Transit Workers on Edge after Attacks from N.Y. to L.A.

17 Jun, 2024 Liz Carey

                               

New York, NY (WorkersCompensation.com) – Workers with the Transit Workers Union Local 100 are considering their options after a series of attacks on transit workers in New York City this past week.

The attacks are similar to attacks across the country where passengers assault drivers. Officials urged the public to stop the attacks, saying drivers and workers are not “punching bags.”

On June 7, a Metropolitan Transit Authority (MTA) bus driver said she was punched in the face in East New York, one of three assaults on transit workers last week.

The driver, who requested her name be withheld because her assailant was still on the loose, said she was driving the B6 bus when a passenger told her he missed his stop.

“A guy gets up and he says, ‘you passed my stop, can you let me off?'” she said during a press conference on June 11. “I said, ‘I cannot let you off,'”

It is policy that drivers cannot stop between bus stops. When the passenger asked again, the driver gave him the same answer.

“Before I finished it, I was getting punched in my face — driving, and I still had to make sure that I don’t crash,” she said. “Then he said to me, ‘B—h, open the door or I’m going to kill you. So I stopped and I opened the door, because I thought about my precious kids that I wanted to get home to.”

According to an MTA incident report, the driver was hit in both of her eyes.

Another bus driver was attacked in East New York on Saturday, June 8, officials said.

Officials said 60-year-old MTA driver Isaac Egharevba was operating a shuttle bus about 11:45 a.m. that morning, when an angry passenger attacked him. NY Transit police said the man, in his 20s, started arguing with the bus driver. When the argument escalated, he attacked the bus driver, stabbing him in the neck with a broken bottle.

Another subway conductor was punched on the job on Monday, June 13 union officials said. They noted an uptick in attacks on bus drivers and subway conductors. Union officials said they are glad the NYPD has increased its presence on the subways, but said the same is needed on buses.

"We've had a rash of assaults on so many of our employees," TWU Local 100 President Richard Davis said. He said there was another attack on a conductor on Tuesday morning before the press conference.

"We are not the public's punching bag. And eventually something's going to happen, and the transit workers are going to march with their feet and I'm going to be right with them," TWU Local 100 Vice President John Paul Patafio said.

While New York state prohibits work stoppages or other actions by public sector workers, the MTA leadership has accused TWU of violating that prohibition before. In February, crews slowed down train service after a conductor was violently stabbed in an attack.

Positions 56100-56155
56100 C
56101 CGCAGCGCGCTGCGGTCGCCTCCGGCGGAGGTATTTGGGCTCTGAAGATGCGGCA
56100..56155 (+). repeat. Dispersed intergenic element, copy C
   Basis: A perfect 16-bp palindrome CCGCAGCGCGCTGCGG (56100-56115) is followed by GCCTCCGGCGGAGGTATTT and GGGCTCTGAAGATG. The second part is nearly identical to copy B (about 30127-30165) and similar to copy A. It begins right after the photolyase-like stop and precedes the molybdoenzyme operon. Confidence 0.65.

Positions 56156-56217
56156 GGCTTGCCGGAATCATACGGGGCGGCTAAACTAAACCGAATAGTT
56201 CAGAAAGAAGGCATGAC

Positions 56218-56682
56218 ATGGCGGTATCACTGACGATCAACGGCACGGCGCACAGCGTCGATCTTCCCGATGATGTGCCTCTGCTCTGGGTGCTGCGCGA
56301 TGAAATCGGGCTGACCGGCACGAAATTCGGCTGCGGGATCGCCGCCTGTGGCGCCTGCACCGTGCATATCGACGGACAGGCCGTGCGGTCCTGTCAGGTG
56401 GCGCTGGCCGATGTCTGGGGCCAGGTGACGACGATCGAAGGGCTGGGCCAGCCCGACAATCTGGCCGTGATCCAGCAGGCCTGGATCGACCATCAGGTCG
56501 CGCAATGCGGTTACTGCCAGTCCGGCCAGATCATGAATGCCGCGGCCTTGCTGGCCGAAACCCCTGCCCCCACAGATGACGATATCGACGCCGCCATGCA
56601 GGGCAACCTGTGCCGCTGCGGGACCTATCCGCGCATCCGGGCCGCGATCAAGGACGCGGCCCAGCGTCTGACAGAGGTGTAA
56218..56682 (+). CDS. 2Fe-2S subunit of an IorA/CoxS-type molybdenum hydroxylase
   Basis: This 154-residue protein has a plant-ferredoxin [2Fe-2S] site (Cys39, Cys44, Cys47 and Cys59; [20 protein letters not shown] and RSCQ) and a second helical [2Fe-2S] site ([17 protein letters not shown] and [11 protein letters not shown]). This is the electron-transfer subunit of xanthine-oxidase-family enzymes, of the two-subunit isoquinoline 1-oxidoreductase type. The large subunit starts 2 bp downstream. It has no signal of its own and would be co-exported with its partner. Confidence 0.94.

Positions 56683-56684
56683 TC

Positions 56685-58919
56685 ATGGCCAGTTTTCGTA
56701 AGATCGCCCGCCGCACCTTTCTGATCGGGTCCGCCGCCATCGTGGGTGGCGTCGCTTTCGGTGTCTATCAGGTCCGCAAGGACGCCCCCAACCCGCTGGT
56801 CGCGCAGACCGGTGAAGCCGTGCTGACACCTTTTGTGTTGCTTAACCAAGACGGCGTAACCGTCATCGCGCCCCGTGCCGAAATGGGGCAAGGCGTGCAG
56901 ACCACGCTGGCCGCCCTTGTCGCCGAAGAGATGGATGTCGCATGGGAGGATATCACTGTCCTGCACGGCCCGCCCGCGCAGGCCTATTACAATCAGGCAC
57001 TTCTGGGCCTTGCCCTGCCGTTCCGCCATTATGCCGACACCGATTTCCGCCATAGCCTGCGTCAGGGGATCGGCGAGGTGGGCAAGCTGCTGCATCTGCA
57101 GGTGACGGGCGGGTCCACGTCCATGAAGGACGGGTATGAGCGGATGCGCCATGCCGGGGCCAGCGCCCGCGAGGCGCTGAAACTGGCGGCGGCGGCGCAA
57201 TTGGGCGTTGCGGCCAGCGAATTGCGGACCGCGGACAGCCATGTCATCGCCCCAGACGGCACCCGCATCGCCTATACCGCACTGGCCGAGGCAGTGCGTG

Patafio did not answer the question when asked if he was calling for a strike.

“Let me put it this way,” he said. “If there’s a house that’s burning, people are going to leave the house.”

Similar attacks have happened in other cities.

In Los Angeles, in late May, a bus driver was assaulted by a homeless woman, officials said.

Police said the woman boarded the bus and then got into an argument with the bus driver. The passenger then took the driver’s prescription glasses and scratched the driver on her face. When the woman got off the bus, the driver chased the suspect and got into another physical altercation. The driver was able to get their glasses back, but they were broken.

Officials with the Los Angeles Metro system said the transit agency was “angered” that its “essential” bus drivers were being attacked.

“Our employees deserve a safe workplace and our customers deserve a safe ride, and we are accelerating our work to prevent crime in our system,” Jose Ubaldo of LA Metro said.

And in Nashville, also in late May a bus driver was taken to the hospital after a passenger attacked them with a kitchen knife.

Metro Nashville Police said 30-year-old Dericka Scivally got on a WeGo bus. Witnesses said she was yelling and screaming when she got on the bus.

The 54-year-old driver told Scivally to sit down and be quiet, but their direction angered the woman, officials said. The woman pulled the kitchen knife out and attacked the bus driver. The driver suffered defensive wounds to both of her hands, officials said. Scivally fled from the bus on foot, but was later apprehended by officers and charged with attempted murder.

“We are deeply saddened by today’s Incident,” WeGo said in a statement. “We want to ensure everyone’s safety on public transit and are assisting MNPD with the investigation. Members of the WeGo Safety and Security team are at the hospital with the operator who is reported to be in stable condition with non-life-threatening injuries.”


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    About The Author

    • Liz Carey

      Liz Carey has worked as a writer, reporter and editor for nearly 25 years. First, as an investigative reporter for Gannett and later as the Vice President of a local Chamber of Commerce, Carey has covered everything from local government to the statehouse to the aerospace industry. Her work as a reporter, as well as her work in the community, have led her to become an advocate for the working poor, as well as the small business owner.

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